Wow, what?? Not change states??? Why not?? What does/would, then??? The data?? And how does the data, as data, change states…!!!

You mean like how CSS (presentation) is distinct from HTML (semantics) from JS (behavior)??

Okay, makes sense – but as a practical matter, doesn’t the view change based on user input, and thus “at the whimsy of every other function” that deals with user input??

But these are the basics! Computer science stuff like flow control and program design…I mean, it’s because I don’t know these basics that you’re here telling me about them, how switch should not be the engine of a program and so forth…!

I value your thoughts highly, which is why I keep asking you so much about so many things!

But I don’t even know what “functional programming” is, never mind trying to refactor my simple program along the lines of such an august-sounding paradigm…so I can’t imagine how I could make my switch statement something more “functional”…

Obviously, it’s like I’m Christopher Columbus expecting to reach China and there’s this whole Western Hemisphere thingamajig in the way so please bear with me; here are my questions:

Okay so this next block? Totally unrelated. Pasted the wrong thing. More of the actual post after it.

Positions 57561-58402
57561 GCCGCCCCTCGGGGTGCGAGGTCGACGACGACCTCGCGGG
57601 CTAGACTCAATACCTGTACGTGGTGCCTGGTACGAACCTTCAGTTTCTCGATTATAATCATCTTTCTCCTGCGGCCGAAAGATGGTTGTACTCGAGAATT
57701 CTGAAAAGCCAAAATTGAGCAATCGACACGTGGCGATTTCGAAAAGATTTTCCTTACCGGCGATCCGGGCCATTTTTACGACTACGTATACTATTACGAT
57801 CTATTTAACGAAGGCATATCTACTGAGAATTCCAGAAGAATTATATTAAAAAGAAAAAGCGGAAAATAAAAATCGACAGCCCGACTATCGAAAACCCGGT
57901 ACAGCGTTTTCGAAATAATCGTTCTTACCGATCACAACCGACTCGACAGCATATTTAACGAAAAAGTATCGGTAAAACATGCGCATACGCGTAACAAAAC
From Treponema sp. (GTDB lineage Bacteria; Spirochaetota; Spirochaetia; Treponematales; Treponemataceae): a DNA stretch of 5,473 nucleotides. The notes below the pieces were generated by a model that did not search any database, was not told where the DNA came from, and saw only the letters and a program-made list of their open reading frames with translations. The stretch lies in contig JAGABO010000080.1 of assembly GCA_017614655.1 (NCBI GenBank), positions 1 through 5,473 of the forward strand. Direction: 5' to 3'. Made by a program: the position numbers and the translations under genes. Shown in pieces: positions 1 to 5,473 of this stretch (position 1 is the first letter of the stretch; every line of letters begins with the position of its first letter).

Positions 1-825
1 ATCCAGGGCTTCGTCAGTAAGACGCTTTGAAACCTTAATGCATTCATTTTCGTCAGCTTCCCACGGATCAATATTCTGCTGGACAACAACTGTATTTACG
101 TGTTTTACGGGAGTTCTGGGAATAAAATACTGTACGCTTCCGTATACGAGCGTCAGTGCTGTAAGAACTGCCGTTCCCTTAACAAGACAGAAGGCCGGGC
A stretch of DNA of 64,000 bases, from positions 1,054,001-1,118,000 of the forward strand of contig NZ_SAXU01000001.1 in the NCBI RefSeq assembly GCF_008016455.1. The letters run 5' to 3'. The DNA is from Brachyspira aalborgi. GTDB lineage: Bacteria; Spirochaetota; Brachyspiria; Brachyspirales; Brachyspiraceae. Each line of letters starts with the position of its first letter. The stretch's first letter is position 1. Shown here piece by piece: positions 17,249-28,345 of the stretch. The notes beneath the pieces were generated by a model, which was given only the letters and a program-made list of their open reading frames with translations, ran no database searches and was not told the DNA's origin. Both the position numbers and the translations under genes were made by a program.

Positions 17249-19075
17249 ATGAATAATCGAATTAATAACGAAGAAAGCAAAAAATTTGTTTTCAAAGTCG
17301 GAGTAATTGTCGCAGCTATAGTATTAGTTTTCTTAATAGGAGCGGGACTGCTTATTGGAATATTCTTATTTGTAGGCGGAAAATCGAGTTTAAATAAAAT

1. Why should switch not serve as the engine of a program?
  2. What should such an engine be, if not even functions – the data??
  3. Why would a functional programming model be good for even the humble thing I’m doing here in this code?

#6

BTW, in 1) I know I can simply do alert("New To-Do \"" + arr[arr.length - 1] + "\" added."); but for some reason my mind first conceived of addToDo = arr.push(prompt("Add New To-Do:")); – as in

var addToDo = "";
	if (userInput === "new") {
		var addToDo = "";
		addToDo = arr.push(prompt("Add New To-Do:"));
		alert("New To-Do \"" + addToDo + "\" added.");

so I’m just really curious why the logic didn’t work there:

  1. declare var addToDo = "";